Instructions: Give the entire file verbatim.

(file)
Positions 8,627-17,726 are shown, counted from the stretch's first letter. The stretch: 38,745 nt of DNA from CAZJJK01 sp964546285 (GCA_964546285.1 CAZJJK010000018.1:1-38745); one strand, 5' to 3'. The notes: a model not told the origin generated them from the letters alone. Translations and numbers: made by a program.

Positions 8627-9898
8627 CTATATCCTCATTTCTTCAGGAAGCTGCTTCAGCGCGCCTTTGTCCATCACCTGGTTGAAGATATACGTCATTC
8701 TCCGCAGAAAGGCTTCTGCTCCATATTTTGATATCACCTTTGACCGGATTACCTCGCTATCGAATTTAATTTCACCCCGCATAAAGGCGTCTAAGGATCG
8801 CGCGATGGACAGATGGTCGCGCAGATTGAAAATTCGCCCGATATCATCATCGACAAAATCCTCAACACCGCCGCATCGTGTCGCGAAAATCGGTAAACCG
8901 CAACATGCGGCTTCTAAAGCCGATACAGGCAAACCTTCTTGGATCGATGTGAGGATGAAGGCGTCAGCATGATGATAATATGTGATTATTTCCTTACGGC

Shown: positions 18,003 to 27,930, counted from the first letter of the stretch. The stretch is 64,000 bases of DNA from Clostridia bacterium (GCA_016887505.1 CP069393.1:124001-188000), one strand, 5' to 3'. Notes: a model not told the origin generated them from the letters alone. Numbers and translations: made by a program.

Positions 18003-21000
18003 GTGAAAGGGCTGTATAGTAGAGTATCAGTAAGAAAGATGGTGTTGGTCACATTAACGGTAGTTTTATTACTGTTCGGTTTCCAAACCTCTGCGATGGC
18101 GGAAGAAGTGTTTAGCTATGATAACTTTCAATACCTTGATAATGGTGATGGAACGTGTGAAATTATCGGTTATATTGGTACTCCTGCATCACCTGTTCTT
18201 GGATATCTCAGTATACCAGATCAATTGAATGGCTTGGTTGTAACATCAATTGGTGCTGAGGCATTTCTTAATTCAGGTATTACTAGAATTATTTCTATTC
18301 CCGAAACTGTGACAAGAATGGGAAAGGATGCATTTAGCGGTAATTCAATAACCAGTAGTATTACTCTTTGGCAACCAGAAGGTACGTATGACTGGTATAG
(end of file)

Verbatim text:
Positions 8,627-17,726 are shown, counted from the stretch's first letter. The stretch: 38,745 nt of DNA from CAZJJK01 sp964546285 (GCA_964546285.1 CAZJJK010000018.1:1-38745); one strand, 5' to 3'. The notes: a model not told the origin generated them from the letters alone. Translations and numbers: made by a program.

Positions 8627-9898
8627 CTATATCCTCATTTCTTCAGGAAGCTGCTTCAGCGCGCCTTTGTCCATCACCTGGTTGAAGATATACGTCATTC
8701 TCCGCAGAAAGGCTTCTGCTCCATATTTTGATATCACCTTTGACCGGATTACCTCGCTATCGAATTTAATTTCACCCCGCATAAAGGCGTCTAAGGATCG
8801 CGCGATGGACAGATGGTCGCGCAGATTGAAAATTCGCCCGATATCATCATCGACAAAATCCTCAACACCGCCGCATCGTGTCGCGAAAATCGGTAAACCG
8901 CAACATGCGGCTTCTAAAGCCGATACAGGCAAACCTTCTTGGATCGATGTGAGGATGAAGGCGTCAGCATGATGATAATATGTGATTATTTCCTTACGGC

Shown: positions 18,003 to 27,930, counted from the first letter of the stretch. The stretch is 64,000 bases of DNA from Clostridia bacterium (GCA_016887505.1 CP069393.1:124001-188000), one strand, 5' to 3'. Notes: a model not told the origin generated them from the letters alone. Numbers and translations: made by a program.

Positions 18003-21000
18003 GTGAAAGGGCTGTATAGTAGAGTATCAGTAAGAAAGATGGTGTTGGTCACATTAACGGTAGTTTTATTACTGTTCGGTTTCCAAACCTCTGCGATGGC
18101 GGAAGAAGTGTTTAGCTATGATAACTTTCAATACCTTGATAATGGTGATGGAACGTGTGAAATTATCGGTTATATTGGTACTCCTGCATCACCTGTTCTT
18201 GGATATCTCAGTATACCAGATCAATTGAATGGCTTGGTTGTAACATCAATTGGTGCTGAGGCATTTCTTAATTCAGGTATTACTAGAATTATTTCTATTC
18301 CCGAAACTGTGACAAGAATGGGAAAGGATGCATTTAGCGGTAATTCAATAACCAGTAGTATTACTCTTTGGCAACCAGAAGGTACGTATGACTGGTATAG